Magnetic resonance imaging (MRI) scans provide lots of data on the health of a person’s brain, not all of which is routinely used in clinical practice. This project will continue the development of tools to assess the brain scans of people with stroke.
Junior Research Training Fellowship: Christine Hazelton
An ischaemic stroke happens when a blood clot, or other blockage, cuts off the blood supply to your brain. This is the most common type of stroke.
A haemorrhagic stroke is a stroke that is caused by bleeding in or around the brain. Although they are less common than strokes that are caused by a blockage, they can be much more serious.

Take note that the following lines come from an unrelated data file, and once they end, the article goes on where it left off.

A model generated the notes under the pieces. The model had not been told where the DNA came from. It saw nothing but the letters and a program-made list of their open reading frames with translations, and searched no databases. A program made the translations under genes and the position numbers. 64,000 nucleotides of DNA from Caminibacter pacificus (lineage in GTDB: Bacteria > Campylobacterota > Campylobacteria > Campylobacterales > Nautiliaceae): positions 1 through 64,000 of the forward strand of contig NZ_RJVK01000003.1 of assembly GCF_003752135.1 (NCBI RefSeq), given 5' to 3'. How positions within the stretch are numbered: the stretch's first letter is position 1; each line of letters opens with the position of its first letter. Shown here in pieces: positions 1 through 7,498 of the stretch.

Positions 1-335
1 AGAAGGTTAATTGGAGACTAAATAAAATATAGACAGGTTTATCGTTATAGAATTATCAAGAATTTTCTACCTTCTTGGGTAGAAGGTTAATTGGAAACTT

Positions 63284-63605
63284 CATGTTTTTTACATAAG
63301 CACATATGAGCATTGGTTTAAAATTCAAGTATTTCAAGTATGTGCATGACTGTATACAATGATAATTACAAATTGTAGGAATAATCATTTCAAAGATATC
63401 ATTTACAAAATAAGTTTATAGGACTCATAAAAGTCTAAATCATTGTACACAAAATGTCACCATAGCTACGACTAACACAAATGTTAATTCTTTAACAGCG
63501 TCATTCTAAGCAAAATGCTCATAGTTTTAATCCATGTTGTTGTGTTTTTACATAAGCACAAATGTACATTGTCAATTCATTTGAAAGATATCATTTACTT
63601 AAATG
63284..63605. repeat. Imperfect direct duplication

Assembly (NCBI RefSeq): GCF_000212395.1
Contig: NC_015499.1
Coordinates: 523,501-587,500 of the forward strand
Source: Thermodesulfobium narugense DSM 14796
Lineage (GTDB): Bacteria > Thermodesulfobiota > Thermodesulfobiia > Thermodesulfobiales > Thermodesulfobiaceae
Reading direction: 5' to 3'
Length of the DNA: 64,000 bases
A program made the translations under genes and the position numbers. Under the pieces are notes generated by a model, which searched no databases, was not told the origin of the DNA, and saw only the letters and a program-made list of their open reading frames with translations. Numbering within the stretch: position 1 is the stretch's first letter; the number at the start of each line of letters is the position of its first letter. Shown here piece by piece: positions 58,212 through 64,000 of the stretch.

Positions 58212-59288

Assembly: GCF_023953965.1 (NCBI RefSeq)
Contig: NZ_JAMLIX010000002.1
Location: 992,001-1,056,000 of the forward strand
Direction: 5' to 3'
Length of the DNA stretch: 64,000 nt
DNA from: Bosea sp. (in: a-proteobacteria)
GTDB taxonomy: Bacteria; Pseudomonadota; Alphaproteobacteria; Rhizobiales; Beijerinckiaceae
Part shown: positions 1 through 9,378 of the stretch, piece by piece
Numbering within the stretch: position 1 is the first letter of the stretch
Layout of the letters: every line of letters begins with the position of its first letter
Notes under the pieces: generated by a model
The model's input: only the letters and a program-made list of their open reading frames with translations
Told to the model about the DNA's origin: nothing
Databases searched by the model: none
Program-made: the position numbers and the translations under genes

No two strokes are the same. How well you recover and how long it takes is different for everyone, but making sure that you receive treatment as quickly as possible will give you the best chance of making a good recovery.
This guide explains what private treatments are available for stroke, and what to consider before deciding if they are right for you. It covers rehabilitation therapies like physiotherapy, as well as health checks and scans.
The effect of cerebrospinal fluid drainage on brain oxygenation and haemodynamics after subarachnoid haemorrhage
Developing new blood tests to understand more about children with sickle cell anaemia and silent strokes
Techniques to predict - and in future prevent - brain haemorrhage in people treated with warfarin after stroke caused by atrial fibrillation